TTP + ADL: Social Media Platforms Potentially Monetizing Searches for Hate Groups and Extremists
New York, NY, September 27, 2023 — Some social media platforms are potentially profiting from advertisement placements alongside searches for hate groups and extremists, according to a new review by ADL (the Anti-Defamation League) and the Tech Transparency Project (TTP). Of the major platforms reviewed, YouTube was the worst offender, followed by X (formerly Twitter). Notably, Facebook and Instagram demonstrated the potential for tech platforms to avoid monetizing searches for hate and extremism.
The article, “Profiting from Hate: Platforms’ Ad Placement Problem,” examines whether major social media platforms YouTube, X (formerly Twitter), Facebook and Instagram are potentially generating profit by placing advertisements alongside search query results for hate groups and extremists.
“Social media platforms should not be profiting off of online hate and extremism, plain and simple. YouTube and X are potentially generating ad revenue off content produced by hate groups, content which would often violate their own policies,” said Yael Eisenstat, Vice President of the ADL Center for Technology and Society.
Findings show that YouTube is not only likely profiting from searches for hate groups on its platform, but also auto-generating — and potentially profiting from — music videos for white supremacist bands. The review also revealed that YouTube ran ads in search results for numerous antisemitic and white supremacist groups, potentially creating brand safety concerns for companies like Walmart, Amazon and Wayfair. While X also placed ads alongside searches for hate groups, it did so for a smaller percentage of hate group searches compared to YouTube. Both Facebook and Instagram (Meta-owned) displayed ads in only a handful of hate group searches.
“The tech industry should urgently stop monetizing searches for hate groups,” said Katie Paul, Director of the Tech Transparency Project. “Major brands are unwittingly associated with groups that promote antisemitism and hate online and, in some cases, inspire physical violence.”
Based on the findings, ADL proposes the following reforms for the social media industry and government:
– Improve ad placement features. Social media platforms must ensure advertisements are not placed in close proximity to hateful or antisemitic content.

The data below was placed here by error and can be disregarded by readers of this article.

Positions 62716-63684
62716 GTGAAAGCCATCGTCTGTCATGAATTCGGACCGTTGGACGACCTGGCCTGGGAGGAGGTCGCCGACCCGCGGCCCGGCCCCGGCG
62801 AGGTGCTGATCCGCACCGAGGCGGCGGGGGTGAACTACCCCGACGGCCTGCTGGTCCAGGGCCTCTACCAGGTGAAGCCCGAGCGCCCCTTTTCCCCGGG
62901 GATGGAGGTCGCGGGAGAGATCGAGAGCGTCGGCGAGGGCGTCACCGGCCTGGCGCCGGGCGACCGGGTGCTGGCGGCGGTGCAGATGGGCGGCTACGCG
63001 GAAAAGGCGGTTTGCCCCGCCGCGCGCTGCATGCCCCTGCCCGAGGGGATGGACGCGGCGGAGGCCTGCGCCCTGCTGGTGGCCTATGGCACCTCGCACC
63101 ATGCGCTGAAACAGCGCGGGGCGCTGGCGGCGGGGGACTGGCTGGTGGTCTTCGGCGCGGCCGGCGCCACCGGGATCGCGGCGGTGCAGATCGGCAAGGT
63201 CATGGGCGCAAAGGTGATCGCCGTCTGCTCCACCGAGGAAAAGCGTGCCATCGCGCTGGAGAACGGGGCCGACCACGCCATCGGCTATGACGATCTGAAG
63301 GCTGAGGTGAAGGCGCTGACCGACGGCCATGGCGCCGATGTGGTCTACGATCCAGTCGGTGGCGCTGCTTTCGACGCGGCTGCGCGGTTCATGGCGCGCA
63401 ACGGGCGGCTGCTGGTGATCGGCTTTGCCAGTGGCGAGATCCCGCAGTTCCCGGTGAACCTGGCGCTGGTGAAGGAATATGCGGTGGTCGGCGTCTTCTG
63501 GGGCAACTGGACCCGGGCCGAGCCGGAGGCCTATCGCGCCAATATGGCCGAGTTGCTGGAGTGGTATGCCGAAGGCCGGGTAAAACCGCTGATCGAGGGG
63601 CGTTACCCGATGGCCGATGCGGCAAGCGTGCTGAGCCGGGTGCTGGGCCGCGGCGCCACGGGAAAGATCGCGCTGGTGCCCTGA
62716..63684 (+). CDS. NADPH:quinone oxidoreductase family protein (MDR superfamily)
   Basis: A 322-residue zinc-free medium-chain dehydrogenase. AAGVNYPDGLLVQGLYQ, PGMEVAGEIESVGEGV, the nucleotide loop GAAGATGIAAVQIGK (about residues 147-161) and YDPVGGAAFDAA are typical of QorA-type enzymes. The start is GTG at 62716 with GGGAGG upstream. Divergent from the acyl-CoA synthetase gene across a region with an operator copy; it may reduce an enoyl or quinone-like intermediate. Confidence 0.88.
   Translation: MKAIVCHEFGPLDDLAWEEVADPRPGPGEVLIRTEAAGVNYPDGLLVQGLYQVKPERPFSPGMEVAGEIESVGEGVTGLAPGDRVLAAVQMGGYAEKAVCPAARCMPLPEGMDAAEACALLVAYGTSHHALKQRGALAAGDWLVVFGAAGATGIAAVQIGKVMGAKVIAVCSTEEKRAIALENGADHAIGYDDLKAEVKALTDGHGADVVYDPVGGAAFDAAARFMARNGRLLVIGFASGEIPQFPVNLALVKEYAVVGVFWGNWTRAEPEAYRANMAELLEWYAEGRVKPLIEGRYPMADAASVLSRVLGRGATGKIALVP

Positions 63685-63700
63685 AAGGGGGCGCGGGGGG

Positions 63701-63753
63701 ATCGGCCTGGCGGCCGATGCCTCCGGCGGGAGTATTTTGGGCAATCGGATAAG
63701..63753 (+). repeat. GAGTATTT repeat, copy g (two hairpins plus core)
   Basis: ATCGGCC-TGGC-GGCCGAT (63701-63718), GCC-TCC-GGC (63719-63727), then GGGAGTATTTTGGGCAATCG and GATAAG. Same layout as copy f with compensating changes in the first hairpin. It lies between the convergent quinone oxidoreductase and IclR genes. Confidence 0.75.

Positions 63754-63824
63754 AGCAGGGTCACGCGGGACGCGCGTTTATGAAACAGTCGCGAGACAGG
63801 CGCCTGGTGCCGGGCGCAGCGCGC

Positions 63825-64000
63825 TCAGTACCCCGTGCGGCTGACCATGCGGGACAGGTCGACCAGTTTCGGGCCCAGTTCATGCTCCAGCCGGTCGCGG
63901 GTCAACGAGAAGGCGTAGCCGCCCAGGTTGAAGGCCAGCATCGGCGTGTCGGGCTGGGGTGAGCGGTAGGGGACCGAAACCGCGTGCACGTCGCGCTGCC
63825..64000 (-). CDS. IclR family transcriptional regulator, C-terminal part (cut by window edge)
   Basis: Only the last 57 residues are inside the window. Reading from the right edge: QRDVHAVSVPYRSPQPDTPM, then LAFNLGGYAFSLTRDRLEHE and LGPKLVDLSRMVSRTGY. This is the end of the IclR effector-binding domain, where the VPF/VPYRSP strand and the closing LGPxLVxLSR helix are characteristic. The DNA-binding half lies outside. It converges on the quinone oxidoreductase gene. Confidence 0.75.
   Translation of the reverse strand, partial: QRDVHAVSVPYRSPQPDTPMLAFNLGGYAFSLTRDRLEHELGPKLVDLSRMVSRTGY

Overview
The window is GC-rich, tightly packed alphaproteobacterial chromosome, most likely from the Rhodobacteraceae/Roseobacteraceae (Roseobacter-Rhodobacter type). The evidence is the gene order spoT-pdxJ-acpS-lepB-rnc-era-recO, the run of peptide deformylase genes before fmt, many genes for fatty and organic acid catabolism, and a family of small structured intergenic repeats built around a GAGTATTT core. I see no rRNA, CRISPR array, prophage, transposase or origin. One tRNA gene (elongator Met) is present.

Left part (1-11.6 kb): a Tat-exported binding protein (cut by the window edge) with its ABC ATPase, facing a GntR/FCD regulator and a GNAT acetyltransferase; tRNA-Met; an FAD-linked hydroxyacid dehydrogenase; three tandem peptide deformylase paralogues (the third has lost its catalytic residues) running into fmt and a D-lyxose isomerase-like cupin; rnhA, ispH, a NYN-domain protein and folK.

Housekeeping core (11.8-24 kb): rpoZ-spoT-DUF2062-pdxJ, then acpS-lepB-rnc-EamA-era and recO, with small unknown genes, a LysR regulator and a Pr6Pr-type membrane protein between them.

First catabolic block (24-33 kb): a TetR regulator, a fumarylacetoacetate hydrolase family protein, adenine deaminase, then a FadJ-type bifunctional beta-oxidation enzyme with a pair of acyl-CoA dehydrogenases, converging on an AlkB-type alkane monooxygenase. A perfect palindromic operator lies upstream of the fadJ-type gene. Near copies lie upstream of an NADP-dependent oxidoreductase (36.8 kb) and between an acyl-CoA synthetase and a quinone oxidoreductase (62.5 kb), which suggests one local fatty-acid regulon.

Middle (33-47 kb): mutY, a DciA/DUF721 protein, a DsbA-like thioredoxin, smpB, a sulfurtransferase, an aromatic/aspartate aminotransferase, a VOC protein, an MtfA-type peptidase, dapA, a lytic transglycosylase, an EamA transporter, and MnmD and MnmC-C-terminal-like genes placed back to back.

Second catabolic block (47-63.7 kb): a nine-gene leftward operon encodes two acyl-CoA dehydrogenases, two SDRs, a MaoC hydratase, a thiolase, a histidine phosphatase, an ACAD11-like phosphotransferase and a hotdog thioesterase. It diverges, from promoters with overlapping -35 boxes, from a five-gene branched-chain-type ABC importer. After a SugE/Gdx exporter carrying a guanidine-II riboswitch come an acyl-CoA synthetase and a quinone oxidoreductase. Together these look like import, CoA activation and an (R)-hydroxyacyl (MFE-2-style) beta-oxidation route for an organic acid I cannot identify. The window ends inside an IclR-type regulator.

– Stop auto-generating hate. Platforms should either properly program tools to distinguish between auto-generating hateful and innocuous content, or suspend auto-generation features.
– Share more information about advertising policies. Platforms should be more transparent about revenue-sharing practices and policies around ad placement.
– Mandate transparency regarding platform advertising policies and practices. Congress should require tech companies to share more information about how platforms monetize content and what policies drive advertising decisions.
– Update Section 230. Congress should update Section 230 to better define what type of online activity should remain covered and what type of platform behavior should not be immune from liability.
– Regulate surveillance advertising. Congress must focus on how consumers and advertisers are impacted by a business model that optimizes for engagement. Congress should restrict ad targeting and enhance data privacy to prevent the exploitation of user data for profit, which can lead to the monetization of hate and antisemitism.
ADL is the leading anti-hate organization in the world. Founded in 1913, its timeless mission is “to stop the defamation of the Jewish people and to secure justice and fair treatment to all.” Today, ADL continues to fight all forms of antisemitism and bias, using innovation and partnerships to drive impact. A global leader in combating antisemitism, countering extremism and battling bigotry wherever and whenever it happens, ADL works to protect democracy and ensure a just and inclusive society for all.
Tech Transparency Project (TTP) is an information and research hub for journalists, academics, policymakers and members of the public interested in exploring the influence of the major technology platforms on politics, policy, and our lives. TTP is a research initiative of Campaign for Accountability (CfA), a 501(c)(3) nonpartisan, nonprofit watchdog organization that uses research, litigation, and aggressive communications to expose misconduct and malfeasance in public life. Learn more at techtransparencyproject.org